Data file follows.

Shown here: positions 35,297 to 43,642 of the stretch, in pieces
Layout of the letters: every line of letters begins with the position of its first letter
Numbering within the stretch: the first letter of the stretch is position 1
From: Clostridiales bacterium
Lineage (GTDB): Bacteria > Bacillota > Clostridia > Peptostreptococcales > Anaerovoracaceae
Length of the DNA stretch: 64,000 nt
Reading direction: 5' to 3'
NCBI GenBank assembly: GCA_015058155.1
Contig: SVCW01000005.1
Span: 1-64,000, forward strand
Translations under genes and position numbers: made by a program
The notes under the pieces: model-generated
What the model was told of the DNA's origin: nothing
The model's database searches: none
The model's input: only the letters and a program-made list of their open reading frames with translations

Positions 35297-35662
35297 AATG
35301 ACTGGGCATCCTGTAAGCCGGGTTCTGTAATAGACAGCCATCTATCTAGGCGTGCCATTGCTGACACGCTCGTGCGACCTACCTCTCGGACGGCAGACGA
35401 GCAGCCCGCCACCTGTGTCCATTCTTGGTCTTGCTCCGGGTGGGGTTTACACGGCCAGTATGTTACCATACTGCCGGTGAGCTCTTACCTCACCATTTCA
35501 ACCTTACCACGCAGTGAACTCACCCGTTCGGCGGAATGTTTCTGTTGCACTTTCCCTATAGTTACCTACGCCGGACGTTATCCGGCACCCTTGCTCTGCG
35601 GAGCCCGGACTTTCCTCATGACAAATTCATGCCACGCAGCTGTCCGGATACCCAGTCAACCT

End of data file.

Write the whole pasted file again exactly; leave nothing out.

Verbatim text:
Shown here: positions 35,297 to 43,642 of the stretch, in pieces
Layout of the letters: every line of letters begins with the position of its first letter
Numbering within the stretch: the first letter of the stretch is position 1
From: Clostridiales bacterium
Lineage (GTDB): Bacteria > Bacillota > Clostridia > Peptostreptococcales > Anaerovoracaceae
Length of the DNA stretch: 64,000 nt
Reading direction: 5' to 3'
NCBI GenBank assembly: GCA_015058155.1
Contig: SVCW01000005.1
Span: 1-64,000, forward strand
Translations under genes and position numbers: made by a program
The notes under the pieces: model-generated
What the model was told of the DNA's origin: nothing
The model's database searches: none
The model's input: only the letters and a program-made list of their open reading frames with translations

Positions 35297-35662
35297 AATG
35301 ACTGGGCATCCTGTAAGCCGGGTTCTGTAATAGACAGCCATCTATCTAGGCGTGCCATTGCTGACACGCTCGTGCGACCTACCTCTCGGACGGCAGACGA
35401 GCAGCCCGCCACCTGTGTCCATTCTTGGTCTTGCTCCGGGTGGGGTTTACACGGCCAGTATGTTACCATACTGCCGGTGAGCTCTTACCTCACCATTTCA
35501 ACCTTACCACGCAGTGAACTCACCCGTTCGGCGGAATGTTTCTGTTGCACTTTCCCTATAGTTACCTACGCCGGACGTTATCCGGCACCCTTGCTCTGCG
35601 GAGCCCGGACTTTCCTCATGACAAATTCATGCCACGCAGCTGTCCGGATACCCAGTCAACCT